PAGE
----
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WDC provides supportive care to a live-stranded common dolphin. Credit: Andrea Spence/IFAW

Whale and Dolphin Conservation Expands Marine Mammal Stranding Network Territory

The Whale and Dolphin Conservation team expands the Greater Atlantic Regional Marine Mammal Stranding Network...
Hysazu Photography | Sara Shimazu

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Peter Flood mom and calf

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For Immediate Release, November 1, 2022 WASHINGTON-Conservation groups filed an emergency rulemaking petition with the...
The Yushin Maru catcher ship of the Japanese whaling fleet injures a whale with its first harpoon attempt, and takes a further three harpoon shots before finally killing the badly injured fleeing whale. Finally they drowned the mammal beneath the harpooon deck of the ship to kill it.  Southern Ocean.  07.01.2006

Moves to overturn whaling ban rejected

Last week, the 68th meeting of the International Whaling Commission (IWC, the body that regulates...

Japan faces possible trade sanctions after violating international wildlife convention’s trade rules

Japan’s import and sale of sei whales products from its controversial “scientific” whaling programme in the North Pacific has been deemed as illegal by the global body entrusted with protecting endangered species from trade.

WDC has been pressing for action on this issue and our team at the annual meeting of the Convention on International Trade in Endangered Species of Wild Fauna and Flora (CITES) in Sochi, Russia was delighted when government representatives attending voted nearly unanimously that Japan was acting in violation of the convention by slaughtering sei whales, and then landing thousands of tonnes of sei whale meat primarily for commercial purposes in Japan.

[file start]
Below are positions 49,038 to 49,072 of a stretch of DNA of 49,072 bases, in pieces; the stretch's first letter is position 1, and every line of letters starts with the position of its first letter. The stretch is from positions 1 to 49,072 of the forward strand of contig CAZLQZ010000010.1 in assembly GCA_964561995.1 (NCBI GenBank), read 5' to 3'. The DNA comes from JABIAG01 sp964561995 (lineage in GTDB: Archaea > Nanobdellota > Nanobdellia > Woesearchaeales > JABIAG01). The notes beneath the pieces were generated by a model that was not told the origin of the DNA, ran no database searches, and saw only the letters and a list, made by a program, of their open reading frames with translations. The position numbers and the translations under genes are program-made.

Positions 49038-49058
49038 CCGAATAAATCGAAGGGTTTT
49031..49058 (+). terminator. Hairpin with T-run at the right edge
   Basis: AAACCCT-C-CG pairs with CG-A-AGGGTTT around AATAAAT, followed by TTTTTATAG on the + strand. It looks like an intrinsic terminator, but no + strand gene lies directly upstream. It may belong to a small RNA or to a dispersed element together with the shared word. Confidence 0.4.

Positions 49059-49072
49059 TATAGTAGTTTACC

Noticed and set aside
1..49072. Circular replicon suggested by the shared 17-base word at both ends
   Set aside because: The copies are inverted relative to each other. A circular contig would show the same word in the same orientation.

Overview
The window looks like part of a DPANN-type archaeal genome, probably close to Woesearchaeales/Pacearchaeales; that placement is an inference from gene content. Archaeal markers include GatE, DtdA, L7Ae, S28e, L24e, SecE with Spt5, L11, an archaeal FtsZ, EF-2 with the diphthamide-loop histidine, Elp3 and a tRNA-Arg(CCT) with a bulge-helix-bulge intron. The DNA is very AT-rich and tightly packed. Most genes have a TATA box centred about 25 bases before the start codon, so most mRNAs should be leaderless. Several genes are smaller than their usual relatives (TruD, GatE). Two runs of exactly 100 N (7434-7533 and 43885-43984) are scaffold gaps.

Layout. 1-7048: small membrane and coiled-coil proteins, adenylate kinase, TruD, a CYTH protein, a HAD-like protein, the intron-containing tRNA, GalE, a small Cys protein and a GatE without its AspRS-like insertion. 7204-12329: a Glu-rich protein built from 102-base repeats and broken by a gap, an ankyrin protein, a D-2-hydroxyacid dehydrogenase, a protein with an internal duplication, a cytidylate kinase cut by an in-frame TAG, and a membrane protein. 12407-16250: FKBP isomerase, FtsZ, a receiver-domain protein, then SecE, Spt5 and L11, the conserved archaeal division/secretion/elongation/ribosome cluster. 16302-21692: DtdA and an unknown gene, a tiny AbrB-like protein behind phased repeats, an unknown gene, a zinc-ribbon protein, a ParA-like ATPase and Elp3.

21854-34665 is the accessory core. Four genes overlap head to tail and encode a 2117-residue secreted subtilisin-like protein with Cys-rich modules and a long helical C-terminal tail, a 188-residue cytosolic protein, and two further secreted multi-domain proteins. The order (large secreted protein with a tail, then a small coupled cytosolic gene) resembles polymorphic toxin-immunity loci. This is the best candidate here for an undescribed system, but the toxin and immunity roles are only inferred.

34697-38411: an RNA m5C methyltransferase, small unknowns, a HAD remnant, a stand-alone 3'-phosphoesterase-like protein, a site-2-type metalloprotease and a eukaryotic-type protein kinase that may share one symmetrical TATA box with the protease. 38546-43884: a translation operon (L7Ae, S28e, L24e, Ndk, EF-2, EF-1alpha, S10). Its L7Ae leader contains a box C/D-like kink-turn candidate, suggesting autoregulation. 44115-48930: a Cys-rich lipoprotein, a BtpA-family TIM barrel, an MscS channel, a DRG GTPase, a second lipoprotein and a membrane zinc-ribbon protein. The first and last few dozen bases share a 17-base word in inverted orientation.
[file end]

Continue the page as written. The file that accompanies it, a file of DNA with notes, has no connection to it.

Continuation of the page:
Sei whales are listed on Appendix I by CITES, which means that international commercial trade in their products is banned. As Japan mostly hunts sei whales on the high seas beyond its national jurisdiction, under CITES rules, bringing these products into Japan is considered international trade (so-called “Introduction from the Sea”). Currently, Japan hunts as many as 134 sei whales each year (the third biggest creature on the planet) but does so under its “scientific” whaling programme in the North Pacific.

Although some specimens, including the whales’ eyes, testes and ovaries, are preserved for scientific research, the vast majority of each whale – about 12 tonnes – is frozen and vacuum-sealed for sale for human consumption in Japan.

The Committee’s decision now places Japan in a difficult position. The Japanese government has been asked to take immediate remedial action to address this issue. If Japan fails to comply fully, a recommendation could then be made that the other 182 governments impose trade sanctions on Japan.

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